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Paul Willging Says...

September 1, 2005
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Politics Is a Part of Marketing, Too
PAUL WILLGING says...

Politics is a part of marketing, too Last month we talked about marketing your facility to the community at large. Let's talk now about yet another aspect of community involvement: working the political arena. Let's talk about politics.

Let's talk about lobbying, which is, after all, just another form of marketing-the goals don't differ, only the venue. The lobbyist's primary goal is to "market" certain approaches to issues, in this case through the legislative or regulatory processes. For the "grassroots" lobbyist (this means you), that entails providing legislators and regulators with local insights and personal experiences in matters of industry concern. To succeed at this, you need to understand how to navigate your way through the political process.

How important is this? Much more so than I was ever able to convince my members in either the American Health Care Association (AHCA) or the Assisted Living Federation of America (ALFA). Try as I would, it was almost impossible to convince members that this was as important a function as any they might engage in on a day-to-day basis. But for nursing homes, advocacy has always been a bread-and-butter issue.

Two-thirds of their residents are (and were) paid for from public funds. Even assisted living is increasingly finding its product determined substantially by the regulatory systems enacted by the legislative and executive branches of state government. I would suggest that the difficulties organizations have had with this are more a matter of priorities than of need. There never seemed to be enough time in the day (or interest on the part of management) to energetically and substantively engage in the political process. After all, they argued, "Isn't that why I pay dues to the association? Why do I have to get involved?" The consequences of that disinterest can have disastrous results for the community's profitability.

AHCA's current leadership has made heightened political influence a priority (see "Building Clout on Capitol Hill," p. 62). President/CEO Hal Daub has proposed a plan to get hundreds more AHCA members in front of U.S. lawmakers, raise millions more dollars for the association's political action committee (PAC), and exert much more influence in the nation's capital. And I can only wish him success where others among us have failed. From the school of hard experience, here are my observations as to the prerequisites for effective lobbying by long-term care operators.

Let's start with the basics. Effective lobbying requires access. If you can't talk to your elected officials, you can't persuade them as to the correctness of your views. But here you're in luck. As former House Speaker Thomas P. "Tip" O'Neill once pointed out, "All politics is local." That means a politician's constituents have a leg up when it comes to gaining access. This is not to deny the value of trade associations. Yes, you do pay dues. And working with your association as a "team" can be a most effective lobbying tactic. But ultimately it is the constituent, with his or her vote and financial resources, who will spell the difference between success and failure.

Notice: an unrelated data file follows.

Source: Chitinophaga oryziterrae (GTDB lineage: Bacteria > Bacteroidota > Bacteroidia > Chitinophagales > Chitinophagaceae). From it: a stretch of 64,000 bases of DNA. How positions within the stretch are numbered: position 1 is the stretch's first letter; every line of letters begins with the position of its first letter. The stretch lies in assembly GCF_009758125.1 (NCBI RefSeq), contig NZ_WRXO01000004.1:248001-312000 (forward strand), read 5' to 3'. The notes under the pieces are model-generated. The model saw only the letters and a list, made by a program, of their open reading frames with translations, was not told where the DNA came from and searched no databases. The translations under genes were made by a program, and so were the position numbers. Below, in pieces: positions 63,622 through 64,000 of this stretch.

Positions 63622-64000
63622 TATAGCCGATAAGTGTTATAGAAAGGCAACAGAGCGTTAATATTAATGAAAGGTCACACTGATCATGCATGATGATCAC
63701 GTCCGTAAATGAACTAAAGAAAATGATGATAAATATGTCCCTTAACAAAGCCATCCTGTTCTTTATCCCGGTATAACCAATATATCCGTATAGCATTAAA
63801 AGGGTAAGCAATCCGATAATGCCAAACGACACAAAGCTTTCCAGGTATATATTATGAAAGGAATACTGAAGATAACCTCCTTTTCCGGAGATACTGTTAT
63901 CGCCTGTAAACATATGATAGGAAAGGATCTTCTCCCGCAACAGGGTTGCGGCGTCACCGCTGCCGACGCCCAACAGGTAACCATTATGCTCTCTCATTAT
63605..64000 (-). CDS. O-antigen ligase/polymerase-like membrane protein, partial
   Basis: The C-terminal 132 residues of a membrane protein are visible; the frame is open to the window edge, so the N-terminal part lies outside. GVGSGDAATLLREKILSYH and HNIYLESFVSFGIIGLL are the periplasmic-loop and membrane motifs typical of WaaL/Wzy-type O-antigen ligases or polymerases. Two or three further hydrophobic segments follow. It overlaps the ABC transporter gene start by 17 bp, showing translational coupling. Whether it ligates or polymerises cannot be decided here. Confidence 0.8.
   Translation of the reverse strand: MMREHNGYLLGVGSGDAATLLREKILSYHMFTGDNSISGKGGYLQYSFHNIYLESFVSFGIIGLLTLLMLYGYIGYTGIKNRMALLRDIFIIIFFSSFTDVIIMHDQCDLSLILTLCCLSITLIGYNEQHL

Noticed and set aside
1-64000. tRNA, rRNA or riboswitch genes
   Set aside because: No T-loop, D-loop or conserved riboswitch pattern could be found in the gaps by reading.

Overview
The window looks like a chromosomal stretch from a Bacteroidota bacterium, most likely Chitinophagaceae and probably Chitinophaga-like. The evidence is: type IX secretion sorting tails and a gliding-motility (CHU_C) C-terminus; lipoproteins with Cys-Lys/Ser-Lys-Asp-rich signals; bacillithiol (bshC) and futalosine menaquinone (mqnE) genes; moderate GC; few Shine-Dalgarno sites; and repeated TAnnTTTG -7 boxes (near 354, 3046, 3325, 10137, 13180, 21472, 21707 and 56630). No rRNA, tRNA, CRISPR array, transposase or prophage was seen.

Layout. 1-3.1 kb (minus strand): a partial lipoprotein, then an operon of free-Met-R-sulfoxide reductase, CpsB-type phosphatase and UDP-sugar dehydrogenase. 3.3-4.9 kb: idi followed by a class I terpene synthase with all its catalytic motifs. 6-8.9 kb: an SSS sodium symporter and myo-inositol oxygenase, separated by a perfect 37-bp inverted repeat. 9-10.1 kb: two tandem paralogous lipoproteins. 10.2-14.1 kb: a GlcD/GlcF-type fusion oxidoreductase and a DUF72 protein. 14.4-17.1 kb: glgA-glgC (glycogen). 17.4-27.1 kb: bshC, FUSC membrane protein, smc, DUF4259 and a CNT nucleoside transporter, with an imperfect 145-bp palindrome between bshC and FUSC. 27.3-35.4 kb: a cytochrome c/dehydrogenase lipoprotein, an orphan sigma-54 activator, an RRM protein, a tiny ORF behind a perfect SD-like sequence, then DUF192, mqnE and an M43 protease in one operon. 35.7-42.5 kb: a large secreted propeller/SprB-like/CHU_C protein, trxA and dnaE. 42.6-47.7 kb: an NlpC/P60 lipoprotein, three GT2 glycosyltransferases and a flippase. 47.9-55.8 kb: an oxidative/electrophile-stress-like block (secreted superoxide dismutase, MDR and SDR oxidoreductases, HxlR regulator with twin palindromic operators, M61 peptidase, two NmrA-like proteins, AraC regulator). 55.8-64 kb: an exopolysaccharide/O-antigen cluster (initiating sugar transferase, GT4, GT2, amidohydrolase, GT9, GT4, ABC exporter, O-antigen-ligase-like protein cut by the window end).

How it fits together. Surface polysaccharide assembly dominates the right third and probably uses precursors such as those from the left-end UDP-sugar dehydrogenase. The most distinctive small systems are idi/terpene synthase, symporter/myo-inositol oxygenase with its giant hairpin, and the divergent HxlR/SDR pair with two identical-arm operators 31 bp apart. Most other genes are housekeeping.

Lobbying is no more and no less than communicating. Effective lobbying, therefore, is no more and no less than communicating effectively. So keep it simple. It's usually a mistake to raise more than one or two issues in a given session with an elected official. And certainly don't leave the session with more questions remaining on the table than were answered. Make sure the official knows who you are and why you're there. What is the issue, and where in your operations will its impact be felt (e.g., staffing, quality of care, your contribution to the local economy, etc.)? Make sure your audience knows when the particular issue will surface. And finally, learn how to do all this in less than 15 minutes. Take more time than that and you've likely lost both his/her interest and the battle.

Avoid creating political problems for your legislator. In other words, work toward consensus solutions to any issue. Try not to make him/her choose between competing constituencies.

Make sure you are personally involved in the discussions. Letters are no substitute for face-to-face conversation. And don't ignore legislative staff. Often it is their advice to "the boss" that will carry the day.

While a constituent can usually gain access to a politician, why would any elected official be that concerned with the views of just one voter? Quite frankly, he probably isn't. That's why grassroots organizing is so important. And as it turns out, you're halfway there. Usually, the most difficult and time-consuming task for the successful lobbyist is building the organization. Fortunately, you already have it in your facility, its staff, and your residents and their families. And if you can expand your scope by involving vendors, local consumer groups, and the like, you will be even more effective.

They will likely look to you, the long-term care manager, for leadership, and fulfilling that role will require effort. Activating and motivating this organization are some of your most critical responsibilities. The members need to be educated and their energies channeled into getting things done with your legislators. And that means it's time to make sure that your new cadre of grassroots lobbyists understands the legislative process.

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